Throughout the album, you can speculate that it was rushed. Let’s face it, two of the music videos for two of the most significant singles, are dull and boring. They both only show one scene stuck in motion, while others are artistically exaggerated. The album has a concept, but there is no structure or balance meaning it’s all over the place. The group tried forming and arranging the album with the interludes – transitioning into certain songs, but it only worked with “The Non-conformist Oath”  changing to “Submission”. The worst transition of all, is the introduction “Intro: I Switched My Robot Off” shifting to “Ascension’. It ends quickly, with Vince Staples’ vocals coming out of nowhere remotely, with his introduction having a slight pause instead of the actual introduction having one. The album sounds unfinished, which is disappointing for a studio album that was much anticipated. It sounds like a compilation of random singles, much like a playlist. Of course, there is no consistency with the Gorillaz -they’re an always changing group, however, their style is hardly incorporated into Humanz. Listening to most of the songs, it is hard to realize you are listening to the Gorillaz because there is such an emphasis on the featured guests. There is such a distance between you and the Gorillaz, there’s a loss of identity where the album doesn’t fit the name. There are way too many features here. Of course, that might’ve been the point, since the album is entitled Humanz—it’s like a social gathering.The album is filled with an abundance of diversity and emphasis on the actual artists featured in the songs, rather than the virtual band. The album only highlighted the virtual band through its promotion, but denied a sense of them throughout the album. Musically, it’s no longer about 2-D and the gang; it is only a Gorillaz album in name. There were a handful of moderate tracks, like “Saturn Barz,” but it sounded more like a Popcaan solo track featuring the Gorillaz instead of the other way around. Considering the lack of structure and balance, the album is primarily saved by a handful of great songs.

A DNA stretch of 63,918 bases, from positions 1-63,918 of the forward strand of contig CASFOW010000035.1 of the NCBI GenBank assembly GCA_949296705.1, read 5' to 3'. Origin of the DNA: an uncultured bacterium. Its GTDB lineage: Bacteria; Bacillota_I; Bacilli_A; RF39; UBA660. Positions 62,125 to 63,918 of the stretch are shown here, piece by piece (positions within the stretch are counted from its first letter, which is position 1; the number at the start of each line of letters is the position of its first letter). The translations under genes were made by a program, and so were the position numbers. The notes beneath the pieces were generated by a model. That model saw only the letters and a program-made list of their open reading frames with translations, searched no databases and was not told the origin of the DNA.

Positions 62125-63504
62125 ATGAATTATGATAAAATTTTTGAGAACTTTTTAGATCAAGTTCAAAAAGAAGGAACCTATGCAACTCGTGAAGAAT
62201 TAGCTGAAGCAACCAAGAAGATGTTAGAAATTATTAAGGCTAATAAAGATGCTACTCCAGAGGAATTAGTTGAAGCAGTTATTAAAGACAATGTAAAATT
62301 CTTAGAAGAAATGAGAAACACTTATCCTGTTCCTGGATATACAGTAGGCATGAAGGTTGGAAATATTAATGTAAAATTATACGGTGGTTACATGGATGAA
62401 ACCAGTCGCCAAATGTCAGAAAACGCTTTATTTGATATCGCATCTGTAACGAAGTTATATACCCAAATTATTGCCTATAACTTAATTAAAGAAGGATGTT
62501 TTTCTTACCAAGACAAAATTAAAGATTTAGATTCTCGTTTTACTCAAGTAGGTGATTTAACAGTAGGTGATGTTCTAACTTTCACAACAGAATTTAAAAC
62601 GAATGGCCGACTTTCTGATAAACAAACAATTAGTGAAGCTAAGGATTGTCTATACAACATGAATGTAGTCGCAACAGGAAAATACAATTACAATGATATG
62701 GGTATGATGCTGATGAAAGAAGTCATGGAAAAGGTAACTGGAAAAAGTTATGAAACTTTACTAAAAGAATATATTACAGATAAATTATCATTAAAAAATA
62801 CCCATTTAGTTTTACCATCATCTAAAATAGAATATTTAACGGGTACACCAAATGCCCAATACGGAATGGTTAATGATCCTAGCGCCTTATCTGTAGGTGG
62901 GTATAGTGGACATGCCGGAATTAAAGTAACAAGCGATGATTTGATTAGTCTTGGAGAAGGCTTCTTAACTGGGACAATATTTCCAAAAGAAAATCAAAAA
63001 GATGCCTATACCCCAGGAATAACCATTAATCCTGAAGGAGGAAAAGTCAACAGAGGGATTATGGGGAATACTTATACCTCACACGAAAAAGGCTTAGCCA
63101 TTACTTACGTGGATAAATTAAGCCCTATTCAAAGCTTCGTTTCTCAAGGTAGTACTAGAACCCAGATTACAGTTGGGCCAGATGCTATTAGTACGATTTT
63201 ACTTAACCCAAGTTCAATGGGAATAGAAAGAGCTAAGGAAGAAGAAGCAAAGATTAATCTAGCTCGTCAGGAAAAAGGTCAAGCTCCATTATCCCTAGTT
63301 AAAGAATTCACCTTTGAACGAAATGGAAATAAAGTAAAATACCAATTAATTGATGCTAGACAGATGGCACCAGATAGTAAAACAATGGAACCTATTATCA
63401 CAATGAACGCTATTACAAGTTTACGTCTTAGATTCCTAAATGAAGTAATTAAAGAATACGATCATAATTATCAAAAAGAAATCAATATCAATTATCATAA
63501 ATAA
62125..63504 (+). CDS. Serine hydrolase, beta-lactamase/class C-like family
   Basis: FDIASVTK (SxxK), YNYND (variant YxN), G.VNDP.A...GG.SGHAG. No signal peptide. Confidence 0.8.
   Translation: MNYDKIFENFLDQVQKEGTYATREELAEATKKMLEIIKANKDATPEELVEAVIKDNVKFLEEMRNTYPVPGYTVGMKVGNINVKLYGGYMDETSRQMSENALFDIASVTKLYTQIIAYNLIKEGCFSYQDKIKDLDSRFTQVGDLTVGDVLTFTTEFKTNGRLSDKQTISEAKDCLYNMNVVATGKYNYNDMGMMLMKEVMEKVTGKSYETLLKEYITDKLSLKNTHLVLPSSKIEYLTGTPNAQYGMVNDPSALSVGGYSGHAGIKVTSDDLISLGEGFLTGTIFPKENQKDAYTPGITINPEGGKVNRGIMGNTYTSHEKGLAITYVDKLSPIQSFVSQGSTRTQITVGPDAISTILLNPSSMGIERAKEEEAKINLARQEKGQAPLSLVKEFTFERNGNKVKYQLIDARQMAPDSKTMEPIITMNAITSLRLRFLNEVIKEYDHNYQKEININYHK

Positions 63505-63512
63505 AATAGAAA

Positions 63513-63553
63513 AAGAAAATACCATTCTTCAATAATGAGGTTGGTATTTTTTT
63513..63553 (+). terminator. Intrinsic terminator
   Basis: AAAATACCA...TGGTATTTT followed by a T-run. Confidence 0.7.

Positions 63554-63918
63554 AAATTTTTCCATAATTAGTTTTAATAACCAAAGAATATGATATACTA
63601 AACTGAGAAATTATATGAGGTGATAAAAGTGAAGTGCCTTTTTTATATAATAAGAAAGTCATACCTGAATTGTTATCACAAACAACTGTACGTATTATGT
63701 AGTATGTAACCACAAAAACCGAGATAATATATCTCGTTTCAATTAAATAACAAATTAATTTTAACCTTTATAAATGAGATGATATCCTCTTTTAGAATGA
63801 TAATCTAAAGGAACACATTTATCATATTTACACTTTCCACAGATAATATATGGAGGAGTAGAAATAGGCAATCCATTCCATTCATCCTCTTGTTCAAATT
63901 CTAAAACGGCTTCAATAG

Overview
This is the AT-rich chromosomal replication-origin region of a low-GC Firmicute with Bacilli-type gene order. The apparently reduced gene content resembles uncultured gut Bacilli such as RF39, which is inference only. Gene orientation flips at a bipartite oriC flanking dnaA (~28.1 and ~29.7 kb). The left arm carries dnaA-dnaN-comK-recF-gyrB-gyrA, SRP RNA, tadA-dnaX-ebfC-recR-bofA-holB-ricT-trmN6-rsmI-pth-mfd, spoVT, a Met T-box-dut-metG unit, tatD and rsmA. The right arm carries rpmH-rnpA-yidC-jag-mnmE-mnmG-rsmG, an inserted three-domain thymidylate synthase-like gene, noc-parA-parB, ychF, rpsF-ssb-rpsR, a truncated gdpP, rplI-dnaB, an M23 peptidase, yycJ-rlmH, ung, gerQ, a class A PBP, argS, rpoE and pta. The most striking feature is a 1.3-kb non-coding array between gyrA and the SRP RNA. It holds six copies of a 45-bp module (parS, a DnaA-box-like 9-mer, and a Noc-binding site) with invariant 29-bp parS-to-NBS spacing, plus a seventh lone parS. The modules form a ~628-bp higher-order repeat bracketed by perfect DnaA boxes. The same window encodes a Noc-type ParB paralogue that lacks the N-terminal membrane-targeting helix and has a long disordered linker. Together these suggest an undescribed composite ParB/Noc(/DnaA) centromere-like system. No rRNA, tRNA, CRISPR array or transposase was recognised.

Unfortunately, you get to the end of the album and realize it never even felt like it started. This album held great potential to have been possibly, the best Gorillaz album especially given the large gap along with the anticipation, but sadly, it’s their worst. 


Classic Tracks – “Charger,” “Busted and Blue,” “Sex Murder Party,” “She’s My Collar” and “Strobelite”

Ehh – “Momentz,” “Carnival,” “Let Me Out” and “Hallelujah Money” 

Listen to the Gorillaz’s Humanz here.